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The Atlantic Politics & Policy Daily: ‘Racism Is Evil’

Today in 5 Lines

President Trump specifically denounced “the KKK, neo-Nazis, white supremacists, and other hate groups” for inciting violence in Charlottesville, Virginia, over the weekend—two days after he gave a statement condemning violence “on many sides.” Trump attacked Kenneth Frazier, the CEO of Merck pharmaceuticals, on Twitter, after the executive announced he was resigning from a position on the president’s Manufacturing Jobs Initiative to “take a stand against intolerance and extremism.” He also sent a robocall in support of Alabama Senator Luther Strange, a day ahead of the state’s GOP primary. The FBI arrested a man for attempting to detonate what he thought was a bomb outside a bank in Oklahoma City. Trump told Fox News that he is “seriously considering” pardoning former Sheriff Joe Arpaio, who was convicted of disregarding a judge’s order to stop conducting anti-immigrant traffic patrols.


Today on The Atlantic

  • ‘The Statues of Unliberty’: There are currently eight statues memorializing Confederate leaders at the National Statuary Hall Collection on Capitol Hill. The same lawmakers who condemned the actions of white supremacists over the weekend have the power to remove them. (Matt Ford)

  • What Comes Next: A series of upcoming alt-right rallies will reveal whether or not the movement has been reinvigorated after the events that transpired in Charlottesville, Virginia, over the weekend. (J.M. Berger)

  • Will Alabama Listen to Trump?: Tuesday’s Republican primary in Alabama has become a test of Trump voters’ loyalties—complicated by the mixed messages the president has sent in recent days. (Molly Ball)

Follow stories throughout the day with our Politics & Policy portal.


Snapshot

Charlottesville residents discuss signs brought to Emancipation (formerly Lee) Park suggesting that the park be renamed in honor of protest car attack victim Heather Heyer as they stand in front of the controversial monument to Civil War General Robert E. Lee in Charlottesville, Virginia. Justin Ide / Reuters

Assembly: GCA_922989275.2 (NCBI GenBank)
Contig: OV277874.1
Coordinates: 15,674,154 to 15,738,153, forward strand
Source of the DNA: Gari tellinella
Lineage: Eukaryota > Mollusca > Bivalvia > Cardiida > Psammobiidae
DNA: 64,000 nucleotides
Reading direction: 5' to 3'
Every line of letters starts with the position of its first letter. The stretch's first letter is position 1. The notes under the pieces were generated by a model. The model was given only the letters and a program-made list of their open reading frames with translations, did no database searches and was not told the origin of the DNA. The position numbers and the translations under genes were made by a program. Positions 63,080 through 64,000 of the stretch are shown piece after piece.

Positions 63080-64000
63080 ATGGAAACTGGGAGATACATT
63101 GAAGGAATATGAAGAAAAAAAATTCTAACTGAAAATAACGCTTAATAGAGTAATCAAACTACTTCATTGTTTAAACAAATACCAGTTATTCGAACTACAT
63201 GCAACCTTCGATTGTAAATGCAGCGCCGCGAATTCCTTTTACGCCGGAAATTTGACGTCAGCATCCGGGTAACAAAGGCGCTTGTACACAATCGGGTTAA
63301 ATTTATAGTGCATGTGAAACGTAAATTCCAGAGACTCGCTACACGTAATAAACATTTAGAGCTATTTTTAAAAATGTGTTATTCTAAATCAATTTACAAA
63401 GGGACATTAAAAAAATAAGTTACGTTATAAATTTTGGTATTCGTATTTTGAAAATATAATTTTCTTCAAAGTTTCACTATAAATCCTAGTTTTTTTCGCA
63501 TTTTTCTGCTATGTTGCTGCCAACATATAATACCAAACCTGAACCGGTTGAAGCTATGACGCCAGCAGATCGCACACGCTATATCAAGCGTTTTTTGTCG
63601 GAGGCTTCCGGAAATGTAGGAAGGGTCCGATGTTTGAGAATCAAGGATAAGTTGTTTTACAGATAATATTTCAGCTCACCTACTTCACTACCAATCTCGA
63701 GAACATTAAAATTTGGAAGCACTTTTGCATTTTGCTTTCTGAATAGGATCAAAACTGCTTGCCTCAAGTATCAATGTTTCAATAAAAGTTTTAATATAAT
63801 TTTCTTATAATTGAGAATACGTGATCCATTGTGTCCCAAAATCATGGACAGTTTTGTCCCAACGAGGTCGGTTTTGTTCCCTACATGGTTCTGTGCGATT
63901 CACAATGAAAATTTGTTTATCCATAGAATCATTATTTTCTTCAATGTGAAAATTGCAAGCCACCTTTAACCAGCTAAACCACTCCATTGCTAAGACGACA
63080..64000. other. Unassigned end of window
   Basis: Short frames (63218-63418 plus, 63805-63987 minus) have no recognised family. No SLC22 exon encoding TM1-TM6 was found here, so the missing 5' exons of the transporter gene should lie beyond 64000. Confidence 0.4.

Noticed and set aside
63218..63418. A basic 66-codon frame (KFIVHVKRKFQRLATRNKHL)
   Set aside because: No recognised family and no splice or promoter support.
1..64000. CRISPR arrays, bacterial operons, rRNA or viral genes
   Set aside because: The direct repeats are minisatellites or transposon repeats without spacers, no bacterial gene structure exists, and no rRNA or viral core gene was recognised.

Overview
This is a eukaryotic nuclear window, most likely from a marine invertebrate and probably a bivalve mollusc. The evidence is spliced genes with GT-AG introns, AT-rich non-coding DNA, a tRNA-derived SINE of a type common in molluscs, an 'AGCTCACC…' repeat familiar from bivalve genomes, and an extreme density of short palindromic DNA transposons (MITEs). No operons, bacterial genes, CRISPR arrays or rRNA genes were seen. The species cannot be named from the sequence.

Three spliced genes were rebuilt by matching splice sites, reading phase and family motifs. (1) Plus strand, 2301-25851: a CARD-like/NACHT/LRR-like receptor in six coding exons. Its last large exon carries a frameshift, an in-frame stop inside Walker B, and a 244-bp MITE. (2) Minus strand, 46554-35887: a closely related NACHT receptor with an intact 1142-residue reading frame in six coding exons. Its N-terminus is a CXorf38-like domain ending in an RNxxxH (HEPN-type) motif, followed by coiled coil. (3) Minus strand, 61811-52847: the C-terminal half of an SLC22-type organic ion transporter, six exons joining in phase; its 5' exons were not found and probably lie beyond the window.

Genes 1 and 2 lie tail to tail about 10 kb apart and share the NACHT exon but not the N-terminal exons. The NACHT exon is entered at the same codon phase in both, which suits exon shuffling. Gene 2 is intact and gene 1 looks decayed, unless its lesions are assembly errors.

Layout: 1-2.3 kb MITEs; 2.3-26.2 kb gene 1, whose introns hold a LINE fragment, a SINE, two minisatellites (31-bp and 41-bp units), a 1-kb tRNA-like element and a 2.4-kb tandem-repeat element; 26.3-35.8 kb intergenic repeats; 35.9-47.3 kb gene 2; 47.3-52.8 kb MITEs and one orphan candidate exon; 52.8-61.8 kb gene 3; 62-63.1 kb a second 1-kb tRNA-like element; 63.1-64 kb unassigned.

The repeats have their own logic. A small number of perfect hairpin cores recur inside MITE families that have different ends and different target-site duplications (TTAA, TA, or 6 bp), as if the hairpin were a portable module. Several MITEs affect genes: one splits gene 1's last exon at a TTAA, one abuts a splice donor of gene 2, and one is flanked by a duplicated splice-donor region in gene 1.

What We’re Reading

A Death in Charlottesville: On Saturday, 32-year-old Heather Heyer was killed, police say, after a man drove his car into a group of protesters in Charlottesville, Virginia. Heyer’s mother told The Washington Post: “I’m not really surprised my child died this way, because she would stand up for what she believed in.” (Ellie Silverman and Michael Laris)

Domestic Extremism: The FBI and the Department of Homeland Security warned of the serious threat posed by white supremacists back in May, according to an intelligence bulletin obtained by Foreign Policy. (Jana Winter)

Downplaying Racism: Charlottesville, Virginia, is a charming college town with a reputation as the happiest city in America. But this weekend’s violence serves as “a reminder of how much evil can be obscured by the appearance of good.” (Jia Tolentino, The New Yorker)

Wake Me Up When September Ends: Senior White House officials are warning that next month is going to be “brutal” for the Trump administration: Aides hope to nail down President Trump’s expectations and plans for several tough issues, including 2018 budget, tax reform, and infrastructure spending. (Josh Dawsey, Politico)

Robert Ritchie 2018?: Michigan officials might not allow musician Kid Rock to use his stage name on the ballot if he decides to run for Senate next year, which could seriously threaten his name-recognition advantage. (Nathan L. Gonzales, Roll Call)


Visualized

‘The Problem With Confederate Monuments’: In this short video, New Orleans Mayor Mitch Landrieu explains why he made the choice to remove the monuments in his city. (Nicolas Pollock and Brianna Pressey, The Atlantic)


Question of the Week

Often in moments of public crisis, people turn to books or readings to make sense of it. What books or readings do you turn to for comfort or reflection in uncertain times?

Share your response here, and we’ll feature a few in Friday’s Politics & Policy Daily.

-Written by Elaine Godfrey (@elainejgodfrey)


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